The minutia of the respective statutes has pit falls. Too often individuals seek to have their convictions set aside to early or seek to have convictions set aside when the have a conviction that will not permit the Court to grant the relief. This can result in a loss of time and money. If the Court denies your petition, the default rule is that you will not be able to file for an additional three years. An expungement attorney can help avoid these outcomes.
Michigan criminal convictions can follow an individuals to other states. Heckman Law, PLLC has helped individuals across the United States set aside their Michigan convictions.
Beyond the direct consequences, such as jail and fines, a criminal conviction (or adjudication) can have numerous collateral consequences. It can affect your ability to find and maintain employment, can result in Child Protective Service involvement with your child, could result in the forfeiture of real or personal property that are the fruits of or instrumentalities of the crime, can affect your ability to expunge past convictions or adjudications, could be used against you in a family law proceeding (divorce, child custody, etc.) or other criminal or civil proceeding, can affect your ability to possess a firearm for felonies, or misdemeanors where the facts are related to domestic violence or where it evidences that you are a user of controlled substances, could result in eviction, can affect your ability to get or keep getting government assistance, can affect your ability to get or maintain professional or business licenses, from contractors’ licenses to medical licenses, can affect your driver license, can affect your ability to pay child support and alimony (you should notify FOC immediately and file a motion to modify your support obligation), can affect your ability to immigrate and may result in deportation, may result in your having to register as a sex offender, can prevent you from enlisting in the military, can prevent you from sitting on a jury, can prevent you from voting, can affect your ability to get loans and financial aid, and more. This list is not exhaustive and simply represents some common consequences of a criminal conviction (or adjudication).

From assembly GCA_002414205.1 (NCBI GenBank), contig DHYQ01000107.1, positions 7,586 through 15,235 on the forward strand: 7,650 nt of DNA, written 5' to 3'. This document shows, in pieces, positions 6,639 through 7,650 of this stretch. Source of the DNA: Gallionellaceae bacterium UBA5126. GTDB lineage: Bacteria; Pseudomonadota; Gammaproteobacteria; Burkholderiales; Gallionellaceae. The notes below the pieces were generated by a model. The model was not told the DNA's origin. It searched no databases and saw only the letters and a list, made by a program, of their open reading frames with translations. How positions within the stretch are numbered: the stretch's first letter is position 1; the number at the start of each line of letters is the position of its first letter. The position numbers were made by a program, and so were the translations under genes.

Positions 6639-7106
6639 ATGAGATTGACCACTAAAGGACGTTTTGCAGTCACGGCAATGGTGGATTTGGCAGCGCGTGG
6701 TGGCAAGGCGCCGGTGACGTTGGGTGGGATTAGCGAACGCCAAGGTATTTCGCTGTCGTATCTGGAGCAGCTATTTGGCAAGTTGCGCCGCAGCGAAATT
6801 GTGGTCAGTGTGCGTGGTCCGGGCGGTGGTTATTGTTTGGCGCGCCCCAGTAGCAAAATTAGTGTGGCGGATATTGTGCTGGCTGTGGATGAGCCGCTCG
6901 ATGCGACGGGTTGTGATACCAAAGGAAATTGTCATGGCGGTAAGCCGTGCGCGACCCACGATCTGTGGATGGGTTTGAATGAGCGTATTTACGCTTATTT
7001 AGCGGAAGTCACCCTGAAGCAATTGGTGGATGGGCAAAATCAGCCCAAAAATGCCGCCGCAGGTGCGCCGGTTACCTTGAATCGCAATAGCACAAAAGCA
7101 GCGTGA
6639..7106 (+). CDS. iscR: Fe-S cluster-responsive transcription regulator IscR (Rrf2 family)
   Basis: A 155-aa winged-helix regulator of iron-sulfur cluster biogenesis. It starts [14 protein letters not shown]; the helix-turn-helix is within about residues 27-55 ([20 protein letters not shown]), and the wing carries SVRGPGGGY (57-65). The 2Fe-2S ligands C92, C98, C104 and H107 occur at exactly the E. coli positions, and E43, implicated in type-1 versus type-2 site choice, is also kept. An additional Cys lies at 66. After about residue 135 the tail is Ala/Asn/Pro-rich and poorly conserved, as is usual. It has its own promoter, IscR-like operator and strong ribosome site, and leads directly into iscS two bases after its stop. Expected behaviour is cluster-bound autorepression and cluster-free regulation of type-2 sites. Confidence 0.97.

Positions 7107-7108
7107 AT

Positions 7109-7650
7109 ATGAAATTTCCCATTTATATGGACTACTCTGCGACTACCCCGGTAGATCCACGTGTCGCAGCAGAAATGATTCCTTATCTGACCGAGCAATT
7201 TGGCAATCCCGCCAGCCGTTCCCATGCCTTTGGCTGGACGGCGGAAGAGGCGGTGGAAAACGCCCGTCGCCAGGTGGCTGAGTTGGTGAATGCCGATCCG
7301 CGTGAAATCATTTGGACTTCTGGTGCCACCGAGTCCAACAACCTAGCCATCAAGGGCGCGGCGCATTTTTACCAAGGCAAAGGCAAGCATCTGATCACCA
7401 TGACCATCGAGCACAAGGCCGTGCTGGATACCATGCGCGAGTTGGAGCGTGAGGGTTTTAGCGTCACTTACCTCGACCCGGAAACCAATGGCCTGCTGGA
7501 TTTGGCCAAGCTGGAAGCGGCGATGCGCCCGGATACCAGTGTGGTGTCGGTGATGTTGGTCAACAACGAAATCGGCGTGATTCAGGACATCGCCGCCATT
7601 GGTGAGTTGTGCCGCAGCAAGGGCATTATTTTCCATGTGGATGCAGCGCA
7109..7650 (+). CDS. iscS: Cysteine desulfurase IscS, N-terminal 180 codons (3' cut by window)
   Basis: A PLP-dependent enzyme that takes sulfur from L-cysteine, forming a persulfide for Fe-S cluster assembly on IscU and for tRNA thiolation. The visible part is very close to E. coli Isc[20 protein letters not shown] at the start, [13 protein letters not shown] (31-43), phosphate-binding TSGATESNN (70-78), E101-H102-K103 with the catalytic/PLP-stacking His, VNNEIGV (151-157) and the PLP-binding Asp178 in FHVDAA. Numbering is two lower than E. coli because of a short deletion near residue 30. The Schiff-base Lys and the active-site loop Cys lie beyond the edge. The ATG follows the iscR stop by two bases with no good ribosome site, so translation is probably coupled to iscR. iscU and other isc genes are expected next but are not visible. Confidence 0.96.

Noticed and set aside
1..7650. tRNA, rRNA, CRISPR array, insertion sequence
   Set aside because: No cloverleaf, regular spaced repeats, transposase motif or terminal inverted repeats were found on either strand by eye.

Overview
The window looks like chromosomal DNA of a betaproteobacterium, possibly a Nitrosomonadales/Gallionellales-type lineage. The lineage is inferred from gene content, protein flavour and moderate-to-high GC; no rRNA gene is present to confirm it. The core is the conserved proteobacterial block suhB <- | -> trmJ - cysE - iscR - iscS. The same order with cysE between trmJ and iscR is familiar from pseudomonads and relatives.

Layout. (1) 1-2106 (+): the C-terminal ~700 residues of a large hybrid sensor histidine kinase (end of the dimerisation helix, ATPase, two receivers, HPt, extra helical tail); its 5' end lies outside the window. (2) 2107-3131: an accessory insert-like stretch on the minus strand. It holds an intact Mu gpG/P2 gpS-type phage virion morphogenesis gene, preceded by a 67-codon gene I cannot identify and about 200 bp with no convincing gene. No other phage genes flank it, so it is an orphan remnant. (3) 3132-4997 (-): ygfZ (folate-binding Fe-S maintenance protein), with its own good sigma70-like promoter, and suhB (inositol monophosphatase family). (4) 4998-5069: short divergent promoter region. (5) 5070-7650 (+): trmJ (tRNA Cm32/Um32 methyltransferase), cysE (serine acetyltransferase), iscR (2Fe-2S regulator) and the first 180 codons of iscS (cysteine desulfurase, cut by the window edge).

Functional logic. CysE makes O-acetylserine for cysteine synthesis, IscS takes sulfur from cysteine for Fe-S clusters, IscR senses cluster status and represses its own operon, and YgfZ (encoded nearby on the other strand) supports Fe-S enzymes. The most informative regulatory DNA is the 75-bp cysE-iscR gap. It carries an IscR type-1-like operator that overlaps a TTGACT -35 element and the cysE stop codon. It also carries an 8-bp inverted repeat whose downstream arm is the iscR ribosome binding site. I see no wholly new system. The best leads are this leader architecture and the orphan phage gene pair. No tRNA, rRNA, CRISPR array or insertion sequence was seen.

Having a Michigan conviction set aside will prevent some of these collateral consequences.
This post does not create an attorney client relationship and does not contain legal advice. Prior to taking or refraining from any action you should consult an attorney. This post references Michigan Law only.
Determining whether a client is eligible for an Expungement in Michigan requires an analysis of their criminal history.
Often individuals will not know exactly what they were convicted of or when. The Internet Criminal History Access Tool (ICHAT) can help an individual look up their past convictions. However, ICHAT is not always accurate. Not every conviction is required to be reported to ICHAT. Further, even of the convictions that should be reported, I have found numerous convictions that ICHAT has failed to report. Ultimately, the client will have to contact the Courts where their convictions occurred and get a copy of the court file.
Once you have an accurate understanding of your criminal history you can determine whether or not you’ll be able to set aside your conviction. MCL 780.621 is the statute for adults convictions and MCL 712A.18 is the statute for juvenile adjudications. However, both may require and analysis of case law and for that matter other statutes to determine whether your criminal record can be cleaned up.
The impact of a criminal conviction is worth the hassle of seeking an expungement. I often tell clients that it can impact your life negatively the way a college degree impacts it positively. A criminal conviction (or adjudication) can impact several areas of one’s life. It can affect your ability to find and maintain employment, can result in Child Protective Service involvement with your child, could result in the forfeiture of real or personal property that are the fruits of or instrumentalities of the crime, can affect your ability to expunge past convictions or adjudications, could be used against you in a family law proceeding (divorce, child custody, etc.) or other criminal or civil proceeding, can affect your ability to possess a firearm for felonies, or misdemeanors where the facts are related to domestic violence or where it evidences that you are a user of controlled substances, could result in eviction, can affect your ability to get or keep getting government assistance, can affect your ability to get or maintain professional or business licenses, from contractors’ licenses to medical licenses, and so on and so forth.